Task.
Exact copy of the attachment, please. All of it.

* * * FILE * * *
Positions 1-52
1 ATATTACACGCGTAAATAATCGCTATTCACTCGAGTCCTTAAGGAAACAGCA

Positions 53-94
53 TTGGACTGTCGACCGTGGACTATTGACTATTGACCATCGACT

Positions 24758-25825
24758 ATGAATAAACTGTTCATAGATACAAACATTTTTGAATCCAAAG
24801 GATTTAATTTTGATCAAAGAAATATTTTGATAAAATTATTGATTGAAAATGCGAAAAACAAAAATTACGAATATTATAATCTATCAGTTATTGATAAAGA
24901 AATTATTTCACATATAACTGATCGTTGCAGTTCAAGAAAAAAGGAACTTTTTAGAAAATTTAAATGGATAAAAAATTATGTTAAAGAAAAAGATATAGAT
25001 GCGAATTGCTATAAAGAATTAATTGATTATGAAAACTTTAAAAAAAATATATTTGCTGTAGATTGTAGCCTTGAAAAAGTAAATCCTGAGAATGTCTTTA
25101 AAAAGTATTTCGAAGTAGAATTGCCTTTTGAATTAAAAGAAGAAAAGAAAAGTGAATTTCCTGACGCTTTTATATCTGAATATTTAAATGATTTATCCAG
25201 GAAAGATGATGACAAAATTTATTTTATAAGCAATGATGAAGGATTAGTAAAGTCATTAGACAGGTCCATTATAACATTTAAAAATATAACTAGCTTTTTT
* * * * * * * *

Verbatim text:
Positions 1-52
1 ATATTACACGCGTAAATAATCGCTATTCACTCGAGTCCTTAAGGAAACAGCA

Positions 53-94
53 TTGGACTGTCGACCGTGGACTATTGACTATTGACCATCGACT

Positions 24758-25825
24758 ATGAATAAACTGTTCATAGATACAAACATTTTTGAATCCAAAG
24801 GATTTAATTTTGATCAAAGAAATATTTTGATAAAATTATTGATTGAAAATGCGAAAAACAAAAATTACGAATATTATAATCTATCAGTTATTGATAAAGA
24901 AATTATTTCACATATAACTGATCGTTGCAGTTCAAGAAAAAAGGAACTTTTTAGAAAATTTAAATGGATAAAAAATTATGTTAAAGAAAAAGATATAGAT
25001 GCGAATTGCTATAAAGAATTAATTGATTATGAAAACTTTAAAAAAAATATATTTGCTGTAGATTGTAGCCTTGAAAAAGTAAATCCTGAGAATGTCTTTA
25101 AAAAGTATTTCGAAGTAGAATTGCCTTTTGAATTAAAAGAAGAAAAGAAAAGTGAATTTCCTGACGCTTTTATATCTGAATATTTAAATGATTTATCCAG
25201 GAAAGATGATGACAAAATTTATTTTATAAGCAATGATGAAGGATTAGTAAAGTCATTAGACAGGTCCATTATAACATTTAAAAATATAACTAGCTTTTTT